Nonbinary runners joining the Boston Marathon this year now have more details about what marathon times they need to hit to join the race.
Boston, one of the most competitive races in the world, is adding new rules for runners within its newly created nonbinary division, which could be a significant step toward more local races creating thorough policies. The new times allow nonbinary runners to orient their training around the times needed to join the race — completing a key step toward full inclusion.
Nonbinary runners previously told The 19th that they believe organizations like USA Track & Field, Ironman and World Triathlon mandating inclusion for nonbinary runners and athletes would significantly tip the needle toward more rapid progress, especially among qualifier races. Those same nonbinary runners have been a driving force behind the policy changes that have already happened, as they personally ask for races to include them and create resources on nonbinary race inclusion.
For 18- to 34-year-olds, the youngest category in the race, nonbinary runners must have achieved a marathon time of three hours and 30 minutes from September 2021 until now. That time increases slightly for each age group, in each case matching the qualifying time for women runners in the marathon. The marathon will take place April 17.
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On its website, Boston Marathon said it still does not have enough data to create qualifying times specified for nonbinary athletes, since this is the first year that its nonbinary division has existed. The marathon is using the women’s division qualifying standards this year since those standards include all athletes within each age group, a spokesperson said over email — and nonbinary athletes will receive results like any other athlete in the race.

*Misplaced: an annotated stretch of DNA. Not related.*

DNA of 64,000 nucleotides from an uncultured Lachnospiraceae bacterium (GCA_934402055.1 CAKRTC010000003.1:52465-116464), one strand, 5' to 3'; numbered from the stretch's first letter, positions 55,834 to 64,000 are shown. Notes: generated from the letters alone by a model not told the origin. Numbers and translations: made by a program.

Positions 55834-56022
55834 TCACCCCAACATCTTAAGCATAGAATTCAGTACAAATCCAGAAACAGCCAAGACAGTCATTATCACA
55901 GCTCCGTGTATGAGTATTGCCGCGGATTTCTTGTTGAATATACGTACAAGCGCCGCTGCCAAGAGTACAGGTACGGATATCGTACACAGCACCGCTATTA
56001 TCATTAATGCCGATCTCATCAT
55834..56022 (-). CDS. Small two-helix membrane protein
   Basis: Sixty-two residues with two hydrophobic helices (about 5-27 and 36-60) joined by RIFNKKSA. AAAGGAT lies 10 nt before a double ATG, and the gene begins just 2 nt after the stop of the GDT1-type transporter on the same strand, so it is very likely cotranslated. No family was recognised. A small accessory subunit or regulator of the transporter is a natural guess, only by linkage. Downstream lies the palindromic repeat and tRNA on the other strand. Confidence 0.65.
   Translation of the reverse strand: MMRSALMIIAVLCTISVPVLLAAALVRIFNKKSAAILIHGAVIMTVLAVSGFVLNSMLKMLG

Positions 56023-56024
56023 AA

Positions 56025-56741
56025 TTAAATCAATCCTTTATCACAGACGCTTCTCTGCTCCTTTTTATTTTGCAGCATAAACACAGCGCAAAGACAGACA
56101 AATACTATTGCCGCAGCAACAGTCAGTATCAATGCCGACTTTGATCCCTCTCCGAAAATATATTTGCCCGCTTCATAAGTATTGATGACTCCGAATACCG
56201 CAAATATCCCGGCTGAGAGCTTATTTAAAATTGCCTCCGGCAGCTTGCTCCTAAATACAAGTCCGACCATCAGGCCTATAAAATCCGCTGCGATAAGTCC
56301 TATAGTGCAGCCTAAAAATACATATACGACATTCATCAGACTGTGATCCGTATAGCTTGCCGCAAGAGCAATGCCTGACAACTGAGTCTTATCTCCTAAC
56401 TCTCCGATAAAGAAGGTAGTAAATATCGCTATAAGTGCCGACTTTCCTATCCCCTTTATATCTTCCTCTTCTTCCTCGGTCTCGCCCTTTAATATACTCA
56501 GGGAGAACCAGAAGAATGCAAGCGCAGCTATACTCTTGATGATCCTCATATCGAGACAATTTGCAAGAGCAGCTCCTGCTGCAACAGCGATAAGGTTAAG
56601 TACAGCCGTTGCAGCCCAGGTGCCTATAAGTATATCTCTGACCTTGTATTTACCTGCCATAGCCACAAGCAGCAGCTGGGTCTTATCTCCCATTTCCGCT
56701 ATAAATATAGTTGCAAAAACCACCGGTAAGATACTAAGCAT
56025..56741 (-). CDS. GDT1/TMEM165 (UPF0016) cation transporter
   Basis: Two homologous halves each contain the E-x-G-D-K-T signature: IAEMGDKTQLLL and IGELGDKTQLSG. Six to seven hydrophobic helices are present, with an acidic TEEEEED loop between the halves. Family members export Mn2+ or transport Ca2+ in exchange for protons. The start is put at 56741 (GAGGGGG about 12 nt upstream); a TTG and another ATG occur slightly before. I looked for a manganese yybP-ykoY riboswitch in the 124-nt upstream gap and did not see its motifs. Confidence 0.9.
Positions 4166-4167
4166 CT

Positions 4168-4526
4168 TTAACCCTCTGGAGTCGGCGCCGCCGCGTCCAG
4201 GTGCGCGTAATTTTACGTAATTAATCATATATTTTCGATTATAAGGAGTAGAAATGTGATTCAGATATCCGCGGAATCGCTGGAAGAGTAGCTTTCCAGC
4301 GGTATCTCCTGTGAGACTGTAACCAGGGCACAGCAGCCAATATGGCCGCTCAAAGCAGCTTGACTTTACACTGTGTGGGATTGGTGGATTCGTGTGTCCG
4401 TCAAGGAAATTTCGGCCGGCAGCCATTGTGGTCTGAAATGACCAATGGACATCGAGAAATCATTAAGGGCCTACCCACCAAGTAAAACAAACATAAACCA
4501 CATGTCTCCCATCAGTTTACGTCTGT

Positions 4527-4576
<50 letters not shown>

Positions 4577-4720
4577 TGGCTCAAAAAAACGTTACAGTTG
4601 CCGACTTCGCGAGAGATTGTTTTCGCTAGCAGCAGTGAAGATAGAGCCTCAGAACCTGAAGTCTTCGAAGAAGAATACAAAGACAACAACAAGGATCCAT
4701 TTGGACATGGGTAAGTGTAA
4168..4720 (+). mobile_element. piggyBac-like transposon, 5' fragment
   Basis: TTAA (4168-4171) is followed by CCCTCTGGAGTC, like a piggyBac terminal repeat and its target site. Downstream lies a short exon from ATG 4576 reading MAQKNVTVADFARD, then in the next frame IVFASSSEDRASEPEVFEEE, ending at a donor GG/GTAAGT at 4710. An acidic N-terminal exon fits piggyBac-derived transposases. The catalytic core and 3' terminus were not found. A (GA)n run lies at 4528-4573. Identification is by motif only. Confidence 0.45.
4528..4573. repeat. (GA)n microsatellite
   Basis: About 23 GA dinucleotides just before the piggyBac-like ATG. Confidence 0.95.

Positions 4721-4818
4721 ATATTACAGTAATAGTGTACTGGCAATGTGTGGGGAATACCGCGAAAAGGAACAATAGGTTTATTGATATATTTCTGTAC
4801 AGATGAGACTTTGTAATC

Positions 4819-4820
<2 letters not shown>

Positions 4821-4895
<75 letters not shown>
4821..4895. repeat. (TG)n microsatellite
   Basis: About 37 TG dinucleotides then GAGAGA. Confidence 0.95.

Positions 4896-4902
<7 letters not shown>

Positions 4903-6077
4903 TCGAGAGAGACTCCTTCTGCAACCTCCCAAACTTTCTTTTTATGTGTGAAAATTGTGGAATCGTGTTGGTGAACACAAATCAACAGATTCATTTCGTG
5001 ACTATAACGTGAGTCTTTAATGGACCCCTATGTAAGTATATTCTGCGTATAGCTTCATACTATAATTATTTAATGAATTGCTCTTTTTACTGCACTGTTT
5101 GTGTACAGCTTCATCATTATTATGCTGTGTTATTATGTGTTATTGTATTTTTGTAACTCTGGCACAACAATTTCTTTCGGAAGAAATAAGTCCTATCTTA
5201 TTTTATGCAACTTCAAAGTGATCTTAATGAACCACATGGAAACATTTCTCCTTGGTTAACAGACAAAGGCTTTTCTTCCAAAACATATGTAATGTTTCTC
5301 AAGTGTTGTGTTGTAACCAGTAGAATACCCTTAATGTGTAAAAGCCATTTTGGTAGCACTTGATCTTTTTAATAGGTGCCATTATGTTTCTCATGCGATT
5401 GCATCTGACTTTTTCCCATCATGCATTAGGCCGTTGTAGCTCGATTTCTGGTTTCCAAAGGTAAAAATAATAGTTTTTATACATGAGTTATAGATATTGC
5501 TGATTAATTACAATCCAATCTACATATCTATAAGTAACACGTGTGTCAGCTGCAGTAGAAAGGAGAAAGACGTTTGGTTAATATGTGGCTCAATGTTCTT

The marathon said it expects to update nonbinary times for future races as it analyzes finish time data for those athletes.
Jake Fedorowski, who created a how-to guide for race directors on nonbinary inclusion and serves as a board member for LGBTQ+ running group the Seattle Frontrunners, had pushed the Boston Marathon to create specific qualifying times for nonbinary runners — and to make more of its reasoning behind the policy public.
“I’m constantly advocating for races to treat the nonbinary division as no more and no less than the other divisions,” they said. Although the marathon had previously decided to allow nonbinary athletes to compete this year, the vagueness of the initial announcement — which did not include specific qualifying times — meant the nonbinary division was being treated differently than others, Fedorowski said. They support the marathon’s decision to choose initial nonbinary times that match times in the women’s division, since they are inclusive of the athletic standards that must be met in both men’s and women’s categories.
J Solle, a nonbinary runner and director at large of Front Runners New York, an LGBTQ+ running club, said over text they felt “instant excitement” when they learned Monday about the marathon’s updated standards.
“Personally I’m so excited to know what I need to do to qualify for a bucket-list race, and thrilled that my community of nonbinary runners is being acknowledged by the Boston Athletic Association,” they said. The Boston Marathon has been one of the races Solle, who used to live in Boston but is now based in New York, has dreamed of competing in for more than eight years.
“This is just one critical step,” Fedorowski said, adding that there is more to be done to build out the nonbinary division, but they are confident the marathon will continue doing that work.